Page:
Under the Rainbow

Today, there are thousands of LGBTQ groups on college campuses around the world. In 1966, there was only one.

by Bill Retherford '14JRN Published Summer 2016
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Illustration by Brian Stauffer

Unlike Dorian Gray, whose portrait festered in an attic, the photograph of Stephen Donaldson languishes underground, framed yet unhung, placed unceremoniously on a tile floor and shoved uncelebrated next to a bookcase in a basement room of Furnald Hall, a century-old dorm on the Columbia campus. Sunshine-yellow walls and Caribbean-blue support beams brighten the room, known for twenty years as the Stephen Donaldson Lounge. Little happens here until Sunday afternoons, when the students of the Columbia Queer Alliance meet. They “vaguely” know about Donaldson. “He started the precursor of our group,” said one, which is true. And he “looks jaunty in his portrait,” which he does — half-Italian, young, grinning and buoyant, his dark curly hair topped by a sailor hat.

The queer lounge, in a delicious historical paradox, actually functioned as a closet for quite some years, a place for the building’s janitors to stash supplies. When the room was posthumously dedicated to Donaldson in November of 1996, its namesake had largely been forgotten. Donaldson surely would have hated that. “He was very self-promoting,” said Wayne Dynes, a friend and former Columbia professor. “And very solicitous of his role in history.” A role indisputably singular: a half century ago, in Columbia’s 1966 fall semester, twenty-year-old Stephen Donaldson, a sophomore, founded the first queer student organization ever on a college campus. Undercover, unofficial, and unfunded — the Columbia administration dithered a while before coming around — but still, the first of its kind in the “whole wide world,” as Donaldson liked to say.

For a man adoring of attention, a glaring absurdity exists. Stephen Donaldson was not his name. But the pseudonym reflected a sensible precaution; in 1966, one rarely revealed his real name in a gay bar, and absolutely never as the de facto president of a clandestine queer club at Columbia University. Donaldson, actually Robert Martin, was interchangeably called Bob, Stephen, or Donny by friends, acquaintances, and lovers, all of whom repeatedly corroborated one thing about him — Martin, the gay activist, wasn’t gay. Not by the rigorous definition of the word, at least. Wildly adventurous sexually, yes. Crazy about men, sure. But exclusively gay — no. “He always claimed to be bisexual,” said Dynes.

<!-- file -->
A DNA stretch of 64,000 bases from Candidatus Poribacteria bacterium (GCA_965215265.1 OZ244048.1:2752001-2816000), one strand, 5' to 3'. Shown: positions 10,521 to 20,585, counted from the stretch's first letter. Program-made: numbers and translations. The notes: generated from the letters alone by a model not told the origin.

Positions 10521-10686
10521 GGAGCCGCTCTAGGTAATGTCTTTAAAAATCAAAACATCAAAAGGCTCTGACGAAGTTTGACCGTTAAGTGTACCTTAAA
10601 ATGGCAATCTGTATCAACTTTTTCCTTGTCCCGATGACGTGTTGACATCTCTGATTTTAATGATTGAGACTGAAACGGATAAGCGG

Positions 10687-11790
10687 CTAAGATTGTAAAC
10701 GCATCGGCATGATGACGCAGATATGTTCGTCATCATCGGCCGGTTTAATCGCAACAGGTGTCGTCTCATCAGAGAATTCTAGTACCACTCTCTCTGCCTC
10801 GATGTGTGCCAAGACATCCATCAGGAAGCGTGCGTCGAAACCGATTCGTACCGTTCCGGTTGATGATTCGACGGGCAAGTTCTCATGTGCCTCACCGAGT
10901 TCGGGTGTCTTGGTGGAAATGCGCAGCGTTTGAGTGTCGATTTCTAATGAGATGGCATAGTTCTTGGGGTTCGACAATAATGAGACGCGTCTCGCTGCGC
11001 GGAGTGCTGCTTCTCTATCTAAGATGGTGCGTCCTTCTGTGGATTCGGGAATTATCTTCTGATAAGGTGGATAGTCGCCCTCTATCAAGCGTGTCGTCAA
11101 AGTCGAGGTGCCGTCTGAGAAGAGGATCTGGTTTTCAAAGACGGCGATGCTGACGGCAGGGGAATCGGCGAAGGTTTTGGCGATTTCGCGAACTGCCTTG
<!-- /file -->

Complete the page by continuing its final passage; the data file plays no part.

The pummeling Martin took, whether physical or psychological, never stopped him.

Something else about Martin, and this too is completely contrary to his supposed self-aggrandizement: he’d always take the hit, and usually without a shield. “Terrible things happened to him,” said Ellen Spertus, a colleague during the mid-nineties, and now a computer-science professor at Mills College in Oakland, California. “But then he would try to fix the problem. He was always fixing things for the people ahead of him, to make sure it never happened to them.” And as Martin’s activism accelerated, and the fallout landed, the pummeling he took, whether physical or psychological, never stopped him. “Just an extraordinary figure,” said Peter Awn, the venerable Columbia professor of religion who spoke at the Donaldson Lounge dedication. “He fought the culture.”

“That was the thread of his life,” said the Reverend Troy Perry, founder of the Metropolitan Community Churches, and Martin’s friend from the sixties. “Bob willingly gave of himself to see the movement grow. He was actually a very gentle man. In the weirdest way, he was almost Christlike.”

Under The Rainbow

If Bob Martin was a martyr, consider the following a national act of veneration: in 2016, thousands of LGBTQ student organizations endure on US college campuses. Any university without one is now the deviation; Columbia currently maintains more than a dozen. “Each school has its own group,” said Chris Woods, assistant director of multicultural affairs and LGBTQ outreach. “Like Lambda Health Alliance — that’s the medical school.” Also OutLaws (Columbia Law School), Queer TC (Teachers College), Cluster Q (Columbia Business School), and Q (Barnard College). And then, subcategorizing: GendeRevolution (transgender), Proud Colors (queer/trans people of color), and JQ (Jews). No one knows exactly how many queer students attend Columbia — there’s no data — but educated conjecture suggests at least three thousand, about 10 percent of the total campus population.

“Inclusion is now a core value,” said Dennis Mitchell ’97PH, a Columbia professor for twenty-five years and vice provost for faculty diversity and inclusion. “Today you can’t achieve excellence without diversity.” Or without investment. Mitchell’s $3 million LGBTQ faculty-diversity initiative, a plan to hire four professors focused exclusively on queer studies, is “a very big deal,” he said. “A first. No other university has ever supported a cluster hire of scholars engaged in LGBTQ studies.” The new faculty could be in place as early as the fall semester of 2017.

“This really changes the game for queer students,” said Jared Odessky ’15CC, an LGBTQ advocate and legislative aide to Brad Hoylman, New York’s only openly gay state senator. “The hires are a clear message from the university that this is a priority.” Right now, the school’s LGBTQ classes, though out there, aren’t always available; ferreting out Columbia’s fitful offerings is chancy. “I had to hunt them down,” remembered Odessky. “But now we’re going to see a robust program. This may encourage more Columbia students to pursue research on LGBTQ topics.”

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